Having fathers who both passed away due to cancer, they had generously donated funds to help finance the patient navigation program at Avera Cancer Institute.
In 2011, they were on site for the ribbon cutting and gala opening of the Prairie Center in Sioux Falls, home to the Avera Cancer Institute. Doug’s experience as a caregiver and navigator for his father led him to become an executive volunteer for Livestrong.
But that “inside knowledge” didn’t temper the shock when Mary herself was diagnosed with triple negative breast cancer. It happened after the couple had moved from their long-time home of Sioux Falls to enjoy a warmer climate and proximity to family and grandchildren in Arizona.
Just a year earlier, Mary’s mammogram had been normal. But her most recent one was flagged as abnormal and worse yet, she felt a lump under her arm.
Doug wanted the very best care for his wife. So he asked his friend, Matt Ellefson, founder and president of SURVIVEiT, a non-profit cancer care rating resource based in Sioux Falls, where the “best place on planet earth” was for breast cancer treatment. “He said Avera,” Doug said.
The couple came to Sioux Falls for testing and consultations. “After three days, we had a game plan, and I would not have had it any other way. I have a great team of doctors and caregivers working on my behalf,” Mary said. Overseeing her care is Amy Krie, MD, Avera Medical Group Medical Oncologist who specializes in breast cancer.
“Triple negative breast cancer is particularly aggressive and can be difficult to treat, because many standard treatments available today target one of the three receptors, including estrogen, progesterone and HER2. We looked immediately to genomics because this science can help us identify the best possible treatment as early in the disease process as possible. For Mary, these results provided great insight into helping us to optimize her treatment recommendation,” Krie said.
Diagnosed at stage III, Mary’s cancer had reached her lymph nodes. Her treatment plan included genomic testing with the Avera Cancer Institute Center for Precision Oncology, which finds the specific genetic mutations or tumor drivers and matches them with targeted therapies.
“We knew we had one shot at this to do it right so we moved back to Sioux Falls for the next year. We’re all in and committed to doing it the right way,” Doug said.
In Mary’s treatment plan, she would have chemotherapy first to kill as much cancer as possible, followed by surgery.
“Cancer often has not just one genomic driver, but two or three genomic drivers. For example, one may sustain the proliferation of the tumor. Another may help it build a blood supply. Another may help it to invade and metastasize,” said Brian Leyland-Jones, MB BS, PhD, Vice President of Avera’s Center for Precision Oncology. “What we do differently is that we try to hit all drivers together with combination therapy at the earliest possible opportunity.”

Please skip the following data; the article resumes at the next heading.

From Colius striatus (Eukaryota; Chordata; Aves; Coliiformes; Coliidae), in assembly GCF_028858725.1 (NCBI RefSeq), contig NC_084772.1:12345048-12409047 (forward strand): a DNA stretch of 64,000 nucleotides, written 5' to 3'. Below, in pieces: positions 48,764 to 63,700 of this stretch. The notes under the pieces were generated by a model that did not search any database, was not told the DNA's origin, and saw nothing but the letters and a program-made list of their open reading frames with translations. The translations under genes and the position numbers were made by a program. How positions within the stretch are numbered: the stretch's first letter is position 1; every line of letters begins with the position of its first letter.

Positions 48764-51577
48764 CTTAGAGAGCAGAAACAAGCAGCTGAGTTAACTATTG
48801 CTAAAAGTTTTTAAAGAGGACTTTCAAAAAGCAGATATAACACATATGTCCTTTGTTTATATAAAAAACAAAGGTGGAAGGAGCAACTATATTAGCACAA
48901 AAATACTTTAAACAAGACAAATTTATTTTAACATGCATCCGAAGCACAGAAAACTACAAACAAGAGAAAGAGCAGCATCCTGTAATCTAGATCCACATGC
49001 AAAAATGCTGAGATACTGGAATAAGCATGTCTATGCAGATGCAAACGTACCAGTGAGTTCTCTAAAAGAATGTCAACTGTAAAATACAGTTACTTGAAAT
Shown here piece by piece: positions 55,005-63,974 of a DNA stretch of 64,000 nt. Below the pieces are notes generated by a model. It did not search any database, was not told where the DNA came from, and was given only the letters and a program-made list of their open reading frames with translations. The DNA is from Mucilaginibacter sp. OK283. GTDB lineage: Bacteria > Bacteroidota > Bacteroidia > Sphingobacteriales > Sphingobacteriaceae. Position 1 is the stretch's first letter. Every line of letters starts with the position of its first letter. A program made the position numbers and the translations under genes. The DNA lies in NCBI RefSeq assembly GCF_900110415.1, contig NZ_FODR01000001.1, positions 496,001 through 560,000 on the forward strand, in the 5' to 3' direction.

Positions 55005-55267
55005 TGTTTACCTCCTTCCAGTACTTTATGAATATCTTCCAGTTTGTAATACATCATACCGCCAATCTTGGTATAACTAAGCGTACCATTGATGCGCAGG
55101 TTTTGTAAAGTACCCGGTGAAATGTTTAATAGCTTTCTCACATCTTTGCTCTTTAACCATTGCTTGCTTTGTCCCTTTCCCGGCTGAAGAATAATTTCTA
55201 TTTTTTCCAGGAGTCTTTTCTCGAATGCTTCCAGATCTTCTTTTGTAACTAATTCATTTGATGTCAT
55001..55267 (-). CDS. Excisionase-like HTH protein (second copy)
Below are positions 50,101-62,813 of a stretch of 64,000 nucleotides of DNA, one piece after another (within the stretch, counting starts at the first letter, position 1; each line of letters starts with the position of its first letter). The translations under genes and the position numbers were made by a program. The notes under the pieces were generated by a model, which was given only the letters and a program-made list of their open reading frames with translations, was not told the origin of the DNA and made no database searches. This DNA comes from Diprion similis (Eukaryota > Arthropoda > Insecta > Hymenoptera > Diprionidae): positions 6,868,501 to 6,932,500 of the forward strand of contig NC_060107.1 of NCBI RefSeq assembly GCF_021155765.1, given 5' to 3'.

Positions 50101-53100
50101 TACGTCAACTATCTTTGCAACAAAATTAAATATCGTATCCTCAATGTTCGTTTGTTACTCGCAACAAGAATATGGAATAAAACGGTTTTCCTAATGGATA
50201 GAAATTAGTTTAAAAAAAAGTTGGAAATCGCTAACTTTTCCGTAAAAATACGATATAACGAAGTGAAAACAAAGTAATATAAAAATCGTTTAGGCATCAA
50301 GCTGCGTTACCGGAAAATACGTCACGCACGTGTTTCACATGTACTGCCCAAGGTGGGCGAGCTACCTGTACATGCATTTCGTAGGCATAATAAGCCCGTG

“Cancer continues to grow, deviate and become more resilient. It is learning more tricks as the disease progresses. Catching it early is absolutely key,” Leyland-Jones said.
Mary remembers the day her chemo began last fall. Ironically, as she browsed through the Facebook feed on her phone, she saw a memory from five years ago pop up – the day she was at the Prairie Center opening event.
When she comes for her chemo infusions, Mary says it’s not unusual to be visited by four to five Avera team members, from nurses to art therapists, patient navigators and chaplains. “They’re all great people and they all care. I couldn’t do this alone.”
Adding to the expert care team is the environment of the Prairie Center. “From the time we walk in the door, we have this sense of peace and serenity because we know we’re in the right place,” Doug said.
Mary is still progressing through her pre-surgery treatment plan. “She’s just doing incredibly well,” Doug said.
“It’s not easy to hear the words, ‘you have cancer.’ That’s very frightening,” Mary says. Yet the treatment is not taking the toll she expected. “I’m able to exercise, ride my horses, play with my grandchildren and do everything I did before. I have some slow days, but I’ve learned to listen to my body. Living with cancer is OK for me because I’m going to beat it.”
“With our targeted therapy, we modulate doses so people can live normal lives,” Leyland-Jones said.
Genomic research is taking place all over the world, yet much of this new knowledge does not yet reach the patient bedside. “Here at Avera, we are piecing together all of the published literature and applying it now. We attempt to crush the tumor at the earliest possible time frame using evidence-based genomic marker-targeted therapy matches,” Leyland-Jones said. “In the end, the only focus is each and every patient and their families.”